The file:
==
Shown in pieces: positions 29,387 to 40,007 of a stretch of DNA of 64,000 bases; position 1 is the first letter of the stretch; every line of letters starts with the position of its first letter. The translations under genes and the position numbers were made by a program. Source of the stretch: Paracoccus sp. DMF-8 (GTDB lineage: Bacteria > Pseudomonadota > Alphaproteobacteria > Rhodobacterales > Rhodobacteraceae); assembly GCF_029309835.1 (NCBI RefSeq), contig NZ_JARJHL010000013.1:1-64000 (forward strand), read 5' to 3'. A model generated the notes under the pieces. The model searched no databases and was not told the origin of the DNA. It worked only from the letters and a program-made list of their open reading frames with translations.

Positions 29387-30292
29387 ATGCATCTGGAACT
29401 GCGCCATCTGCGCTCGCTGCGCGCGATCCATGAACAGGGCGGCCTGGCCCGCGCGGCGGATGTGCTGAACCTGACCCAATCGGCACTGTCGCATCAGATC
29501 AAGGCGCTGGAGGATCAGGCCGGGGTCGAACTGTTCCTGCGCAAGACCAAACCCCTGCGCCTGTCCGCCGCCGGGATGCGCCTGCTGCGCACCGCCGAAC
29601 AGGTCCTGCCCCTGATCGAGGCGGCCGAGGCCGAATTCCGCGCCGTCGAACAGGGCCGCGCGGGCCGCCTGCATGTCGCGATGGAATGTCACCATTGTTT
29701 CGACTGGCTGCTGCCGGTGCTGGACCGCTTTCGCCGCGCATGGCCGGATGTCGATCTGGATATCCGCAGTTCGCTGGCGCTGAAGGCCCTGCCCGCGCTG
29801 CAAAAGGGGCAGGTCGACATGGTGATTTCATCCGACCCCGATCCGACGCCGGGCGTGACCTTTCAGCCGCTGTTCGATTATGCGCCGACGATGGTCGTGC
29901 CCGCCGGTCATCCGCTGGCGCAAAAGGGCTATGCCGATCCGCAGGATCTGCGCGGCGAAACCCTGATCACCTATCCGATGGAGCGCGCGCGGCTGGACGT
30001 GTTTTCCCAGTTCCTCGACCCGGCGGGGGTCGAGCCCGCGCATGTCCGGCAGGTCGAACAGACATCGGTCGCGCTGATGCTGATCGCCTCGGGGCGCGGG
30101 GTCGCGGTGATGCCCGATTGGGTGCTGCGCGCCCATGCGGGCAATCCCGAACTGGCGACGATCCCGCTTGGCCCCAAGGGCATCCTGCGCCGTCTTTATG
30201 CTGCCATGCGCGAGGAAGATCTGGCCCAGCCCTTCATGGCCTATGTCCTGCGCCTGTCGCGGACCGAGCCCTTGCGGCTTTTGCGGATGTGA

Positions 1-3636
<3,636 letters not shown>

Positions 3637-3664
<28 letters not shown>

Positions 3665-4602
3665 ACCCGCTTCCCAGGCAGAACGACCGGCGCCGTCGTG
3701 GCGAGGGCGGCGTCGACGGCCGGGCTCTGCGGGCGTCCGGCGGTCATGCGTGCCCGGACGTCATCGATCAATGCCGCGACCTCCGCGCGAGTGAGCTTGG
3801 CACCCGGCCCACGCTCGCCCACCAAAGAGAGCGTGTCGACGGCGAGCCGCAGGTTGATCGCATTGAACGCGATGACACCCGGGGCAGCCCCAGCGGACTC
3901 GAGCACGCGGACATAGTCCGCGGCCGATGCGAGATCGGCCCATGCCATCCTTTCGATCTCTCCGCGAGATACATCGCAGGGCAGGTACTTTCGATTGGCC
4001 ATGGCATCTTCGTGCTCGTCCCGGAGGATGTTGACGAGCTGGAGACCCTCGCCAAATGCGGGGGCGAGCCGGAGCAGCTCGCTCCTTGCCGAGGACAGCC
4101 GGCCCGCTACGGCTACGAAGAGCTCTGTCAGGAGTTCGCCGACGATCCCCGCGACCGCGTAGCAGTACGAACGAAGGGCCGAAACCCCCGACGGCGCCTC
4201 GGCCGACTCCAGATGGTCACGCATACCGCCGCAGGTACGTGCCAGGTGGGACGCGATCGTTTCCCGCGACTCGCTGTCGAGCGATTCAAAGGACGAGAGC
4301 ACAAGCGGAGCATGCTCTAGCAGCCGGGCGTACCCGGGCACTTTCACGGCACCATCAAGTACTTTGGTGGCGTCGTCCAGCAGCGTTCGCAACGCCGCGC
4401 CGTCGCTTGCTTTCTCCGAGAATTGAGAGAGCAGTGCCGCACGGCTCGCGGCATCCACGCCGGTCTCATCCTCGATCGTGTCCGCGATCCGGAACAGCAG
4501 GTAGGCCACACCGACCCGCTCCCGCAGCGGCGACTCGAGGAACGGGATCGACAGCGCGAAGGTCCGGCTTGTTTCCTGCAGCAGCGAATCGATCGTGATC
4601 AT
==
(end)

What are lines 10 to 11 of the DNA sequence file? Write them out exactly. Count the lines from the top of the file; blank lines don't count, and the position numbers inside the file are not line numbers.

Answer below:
30001 GTTTTCCCAGTTCCTCGACCCGGCGGGGGTCGAGCCCGCGCATGTCCGGCAGGTCGAACAGACATCGGTCGCGCTGATGCTGATCGCCTCGGGGCGCGGG
30101 GTCGCGGTGATGCCCGATTGGGTGCTGCGCGCCCATGCGGGCAATCCCGAACTGGCGACGATCCCGCTTGGCCCCAAGGGCATCCTGCGCCGTCTTTATG